Monday, 11 April 2011

To have HTML5 or not to have

My original plan was to explore HTML5 intensively throughout the duration of the client project but I had to adapt to the clients requirements. The most important element that changed my mind was that they needed to be able to constantly update their website so I had to learn a content management system. This would allow the client to be more flexible with the content and be able to update the website whenever needed. This will keep more people interested in the website for longer and ensure repeat visitors as they will come back for updates on events etc.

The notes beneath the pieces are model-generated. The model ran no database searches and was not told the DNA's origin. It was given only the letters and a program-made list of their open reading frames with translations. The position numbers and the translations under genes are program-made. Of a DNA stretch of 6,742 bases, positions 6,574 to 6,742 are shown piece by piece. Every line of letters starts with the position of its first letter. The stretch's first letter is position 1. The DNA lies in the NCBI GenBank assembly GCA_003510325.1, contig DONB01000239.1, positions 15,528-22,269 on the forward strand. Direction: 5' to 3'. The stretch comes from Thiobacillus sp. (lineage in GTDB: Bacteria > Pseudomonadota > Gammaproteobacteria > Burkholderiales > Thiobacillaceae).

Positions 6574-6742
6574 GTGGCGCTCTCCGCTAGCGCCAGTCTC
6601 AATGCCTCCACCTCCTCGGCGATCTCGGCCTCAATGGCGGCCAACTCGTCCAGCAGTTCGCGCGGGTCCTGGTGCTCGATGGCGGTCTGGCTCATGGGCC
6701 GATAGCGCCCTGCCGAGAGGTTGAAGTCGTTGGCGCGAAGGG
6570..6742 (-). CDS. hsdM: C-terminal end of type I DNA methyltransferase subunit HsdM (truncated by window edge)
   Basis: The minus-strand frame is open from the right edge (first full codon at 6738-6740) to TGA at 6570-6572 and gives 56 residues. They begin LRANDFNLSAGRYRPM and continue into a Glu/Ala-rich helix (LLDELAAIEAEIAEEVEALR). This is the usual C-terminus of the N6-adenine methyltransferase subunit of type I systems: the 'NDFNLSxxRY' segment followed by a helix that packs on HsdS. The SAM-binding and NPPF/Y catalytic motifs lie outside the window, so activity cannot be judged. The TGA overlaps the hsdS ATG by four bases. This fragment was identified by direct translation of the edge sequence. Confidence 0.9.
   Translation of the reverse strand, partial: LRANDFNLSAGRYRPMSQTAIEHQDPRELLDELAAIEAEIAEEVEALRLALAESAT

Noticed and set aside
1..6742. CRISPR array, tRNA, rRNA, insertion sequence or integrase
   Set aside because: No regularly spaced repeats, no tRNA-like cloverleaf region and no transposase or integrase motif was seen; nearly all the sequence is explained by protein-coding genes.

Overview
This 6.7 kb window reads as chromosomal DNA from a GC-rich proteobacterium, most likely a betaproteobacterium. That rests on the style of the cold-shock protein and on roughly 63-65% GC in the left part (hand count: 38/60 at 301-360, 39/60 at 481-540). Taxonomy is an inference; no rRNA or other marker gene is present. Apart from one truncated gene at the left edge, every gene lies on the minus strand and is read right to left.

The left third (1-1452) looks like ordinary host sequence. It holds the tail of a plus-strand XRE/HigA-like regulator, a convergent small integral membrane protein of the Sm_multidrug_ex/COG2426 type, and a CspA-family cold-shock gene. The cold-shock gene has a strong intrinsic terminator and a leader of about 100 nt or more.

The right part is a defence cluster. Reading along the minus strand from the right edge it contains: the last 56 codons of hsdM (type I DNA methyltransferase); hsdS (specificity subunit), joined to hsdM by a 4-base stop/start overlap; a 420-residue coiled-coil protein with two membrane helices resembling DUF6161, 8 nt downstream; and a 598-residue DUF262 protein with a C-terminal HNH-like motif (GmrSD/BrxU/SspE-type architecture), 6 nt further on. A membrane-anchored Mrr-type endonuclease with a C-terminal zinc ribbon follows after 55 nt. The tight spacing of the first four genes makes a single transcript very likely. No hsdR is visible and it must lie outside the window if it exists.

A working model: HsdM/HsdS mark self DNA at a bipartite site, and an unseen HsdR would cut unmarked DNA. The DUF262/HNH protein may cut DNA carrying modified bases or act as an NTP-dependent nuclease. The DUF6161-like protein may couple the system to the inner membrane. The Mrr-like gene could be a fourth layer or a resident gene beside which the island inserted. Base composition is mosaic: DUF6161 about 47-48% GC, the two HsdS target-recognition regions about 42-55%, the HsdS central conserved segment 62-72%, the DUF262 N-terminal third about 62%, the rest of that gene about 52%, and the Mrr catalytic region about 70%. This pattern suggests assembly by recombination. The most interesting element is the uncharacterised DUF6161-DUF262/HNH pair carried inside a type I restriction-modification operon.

One of the main issues of HTML5 is that I would've had to make two websites as HTML5 isn't compatible with older browsers. Originally I didn't realise how long learning the content management system would take so thought I could still complete both learning a new content management system (Modx) and do HTML5. I have finished slightly early so I am exploring the basics of HTML5 and its potential. The first thing that I have noticed is that HTML5 is structured differently with tags such as
All of these sections, particularly
Another element that I have been recommended to explore my a fellow website designer is a HTML5 boilerplate.

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